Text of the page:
Searchers near Hemphill, Tex., have found a flight data recorder, intact and on dry land, that could yield significant clues to what caused the space shuttle Columbia to disintegrate in midair last month, investigators said late yesterday.
If the data are recovered, they could provide vital information on the aerodynamic pressures, temperatures and vibrations aboard the orbiter during its final moments Feb. 1, said Laura Brown, spokeswoman for the Columbia Accident Investigation Board. "This could be very important," she said.
The device, about the size of a breadbox, is the near-equivalent of a "black box" carried by many aircraft. It potentially contains data from dozens of sensor locations on the orbiter.
This information was not part of the detailed telemetry that was constantly relayed to flight controllers as the flight progressed, which was studied intensely by investigators trying to determine what caused the vehicle to disintegrate, killing the crew of seven astronauts.
The flight recorder was being taken to NASA's Johnson Space Center in Houston for analysis. Engineers plan to clean the instrument, but rather than playing it back normally -- running it over the tape heads -- they intend to develop a special testing protocol.
"They want to come up with a plan where, if it has damage, they'll still be able to recover the data," Brown said. "There could be heat damage. . . . We don't know if it's in a condition where any of the data can be recovered, but we're very hopeful."
Called the Orbital Experiment Support System recorder, the device was part of the experimental instrumentation installed aboard Columbia when it became the first reusable space plane flown, in 1981.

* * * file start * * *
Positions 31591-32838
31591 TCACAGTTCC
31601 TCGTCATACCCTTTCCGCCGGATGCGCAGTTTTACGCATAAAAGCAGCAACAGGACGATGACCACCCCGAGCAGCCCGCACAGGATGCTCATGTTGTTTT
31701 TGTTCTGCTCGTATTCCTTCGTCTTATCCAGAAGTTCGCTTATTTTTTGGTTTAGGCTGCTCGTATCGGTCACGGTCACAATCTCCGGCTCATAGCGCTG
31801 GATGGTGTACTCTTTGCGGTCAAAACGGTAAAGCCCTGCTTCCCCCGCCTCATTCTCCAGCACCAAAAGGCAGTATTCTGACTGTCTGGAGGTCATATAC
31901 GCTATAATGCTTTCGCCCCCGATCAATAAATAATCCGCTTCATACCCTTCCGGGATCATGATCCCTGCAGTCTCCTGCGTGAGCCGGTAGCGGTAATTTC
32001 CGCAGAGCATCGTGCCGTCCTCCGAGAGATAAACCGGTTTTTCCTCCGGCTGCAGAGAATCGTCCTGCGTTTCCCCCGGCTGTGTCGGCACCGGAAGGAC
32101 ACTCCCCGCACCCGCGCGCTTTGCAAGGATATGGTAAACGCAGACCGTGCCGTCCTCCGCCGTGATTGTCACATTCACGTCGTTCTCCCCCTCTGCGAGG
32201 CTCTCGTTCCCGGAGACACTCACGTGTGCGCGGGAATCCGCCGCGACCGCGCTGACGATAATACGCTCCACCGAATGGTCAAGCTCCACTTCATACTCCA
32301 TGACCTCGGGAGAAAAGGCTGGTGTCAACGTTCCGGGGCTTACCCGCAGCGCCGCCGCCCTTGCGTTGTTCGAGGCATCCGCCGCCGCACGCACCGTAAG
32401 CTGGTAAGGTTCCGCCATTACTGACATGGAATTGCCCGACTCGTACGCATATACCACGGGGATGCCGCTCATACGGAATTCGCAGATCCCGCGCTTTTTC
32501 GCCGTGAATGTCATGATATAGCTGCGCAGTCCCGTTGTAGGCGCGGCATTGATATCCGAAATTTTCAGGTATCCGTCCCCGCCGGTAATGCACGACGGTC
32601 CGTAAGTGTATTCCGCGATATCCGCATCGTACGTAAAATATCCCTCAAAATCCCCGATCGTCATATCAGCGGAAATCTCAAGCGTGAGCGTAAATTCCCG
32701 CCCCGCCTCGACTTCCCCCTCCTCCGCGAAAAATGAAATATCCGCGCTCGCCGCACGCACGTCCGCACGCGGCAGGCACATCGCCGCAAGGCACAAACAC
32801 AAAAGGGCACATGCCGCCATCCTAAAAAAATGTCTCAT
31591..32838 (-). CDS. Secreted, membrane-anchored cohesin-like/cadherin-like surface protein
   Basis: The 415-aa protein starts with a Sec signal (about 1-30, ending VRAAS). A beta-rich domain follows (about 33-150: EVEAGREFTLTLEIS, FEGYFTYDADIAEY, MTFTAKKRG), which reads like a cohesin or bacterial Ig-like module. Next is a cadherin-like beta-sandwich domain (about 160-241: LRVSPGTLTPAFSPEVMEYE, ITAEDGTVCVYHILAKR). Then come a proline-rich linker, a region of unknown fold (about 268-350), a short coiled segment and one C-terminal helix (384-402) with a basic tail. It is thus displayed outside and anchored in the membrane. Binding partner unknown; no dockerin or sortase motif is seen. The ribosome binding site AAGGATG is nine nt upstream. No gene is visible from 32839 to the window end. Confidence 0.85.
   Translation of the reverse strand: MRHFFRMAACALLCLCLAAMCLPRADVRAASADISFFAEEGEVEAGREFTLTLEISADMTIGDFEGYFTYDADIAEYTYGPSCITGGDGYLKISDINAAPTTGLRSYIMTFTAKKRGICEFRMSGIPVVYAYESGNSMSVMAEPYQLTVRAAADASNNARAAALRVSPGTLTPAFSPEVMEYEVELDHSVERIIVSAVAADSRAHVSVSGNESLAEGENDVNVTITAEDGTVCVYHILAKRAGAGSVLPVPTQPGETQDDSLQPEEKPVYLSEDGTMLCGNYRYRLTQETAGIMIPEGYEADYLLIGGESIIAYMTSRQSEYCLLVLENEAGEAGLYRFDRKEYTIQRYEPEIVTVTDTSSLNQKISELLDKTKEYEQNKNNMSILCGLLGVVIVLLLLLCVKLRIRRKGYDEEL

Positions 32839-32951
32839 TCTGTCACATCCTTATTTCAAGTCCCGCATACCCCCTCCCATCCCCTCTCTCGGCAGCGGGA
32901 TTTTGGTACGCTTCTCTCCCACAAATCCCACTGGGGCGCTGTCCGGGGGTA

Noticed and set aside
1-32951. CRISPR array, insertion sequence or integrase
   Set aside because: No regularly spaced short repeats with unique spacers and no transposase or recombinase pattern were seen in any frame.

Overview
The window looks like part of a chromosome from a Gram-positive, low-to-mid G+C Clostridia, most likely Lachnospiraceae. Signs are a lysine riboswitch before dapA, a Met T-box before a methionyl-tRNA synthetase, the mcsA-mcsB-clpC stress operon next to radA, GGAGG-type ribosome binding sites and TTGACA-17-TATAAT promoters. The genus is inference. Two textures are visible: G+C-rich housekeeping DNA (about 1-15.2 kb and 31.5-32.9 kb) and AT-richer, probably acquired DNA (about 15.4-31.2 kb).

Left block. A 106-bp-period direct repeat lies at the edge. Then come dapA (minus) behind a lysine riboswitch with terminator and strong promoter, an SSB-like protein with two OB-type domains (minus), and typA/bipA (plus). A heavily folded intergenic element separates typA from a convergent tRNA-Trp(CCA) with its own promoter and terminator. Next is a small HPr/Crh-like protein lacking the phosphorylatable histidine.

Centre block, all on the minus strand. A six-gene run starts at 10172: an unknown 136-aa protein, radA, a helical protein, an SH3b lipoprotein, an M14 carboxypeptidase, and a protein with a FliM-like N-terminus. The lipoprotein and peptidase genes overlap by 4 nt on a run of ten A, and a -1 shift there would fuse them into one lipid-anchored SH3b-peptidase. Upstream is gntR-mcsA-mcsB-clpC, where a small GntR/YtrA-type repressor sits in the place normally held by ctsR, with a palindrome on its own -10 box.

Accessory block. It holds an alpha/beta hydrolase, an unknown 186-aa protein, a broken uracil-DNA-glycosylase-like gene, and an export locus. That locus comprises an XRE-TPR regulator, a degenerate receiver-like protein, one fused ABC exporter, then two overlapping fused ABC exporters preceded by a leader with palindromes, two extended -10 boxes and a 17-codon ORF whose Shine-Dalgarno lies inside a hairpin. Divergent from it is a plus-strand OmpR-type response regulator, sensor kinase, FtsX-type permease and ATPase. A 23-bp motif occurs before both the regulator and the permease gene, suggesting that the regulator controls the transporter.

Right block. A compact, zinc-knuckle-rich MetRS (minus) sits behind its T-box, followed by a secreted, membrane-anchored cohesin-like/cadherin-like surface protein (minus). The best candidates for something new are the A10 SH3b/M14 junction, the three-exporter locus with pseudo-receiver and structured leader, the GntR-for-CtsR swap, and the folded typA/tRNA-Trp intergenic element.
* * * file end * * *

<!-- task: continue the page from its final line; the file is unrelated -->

The recorder was turned on 10 ten minutes before the orbiting Columbia began its reentry process. It may have run through some or all of the reentry, depending on the sequence of the breakup.
The accident most likely was triggered, investigators have said, when a breach on or near the leading edge of the left wing enabled superheated gases to penetrate to the interior of the structure, setting up a chain of events that led to the disaster. The damage may have been caused, or aggravated, by debris that came off the shuttle's external tank and struck the area of the left wing during the Jan. 16 liftoff.
Since the accident, thousands of workers daily have scoured the terrain beneath the orbiter's flight path, recovering about 30,000 pieces of wreckage. They have focused with increasing intensity on an area near Caliente, Nev., where one of the first pieces shed by the descending shuttle is believed to have fallen.
In Bay St. Louis, Miss., yesterday, NASA Administrator Sean O'Keefe told reporters he expects the investigation will turn up a combination of factors that led to the accident, rather than a single cause.
Those contributors could include hardware failure, failures of processes and procedures during the flight or bad judgment calls, O'Keefe told the NASA Advisory Council at Stennis Space Center, the Associated Press reported.
"I bet it's going to be a combination of all three," O'Keefe said during an address to the council, which comprises private professionals who advise NASA on various issues.
O'Keefe said he does expect answers that will enable NASA to return the shuttle to flight. "My personal sense is that the problem is definable and the problem is fixable," he said.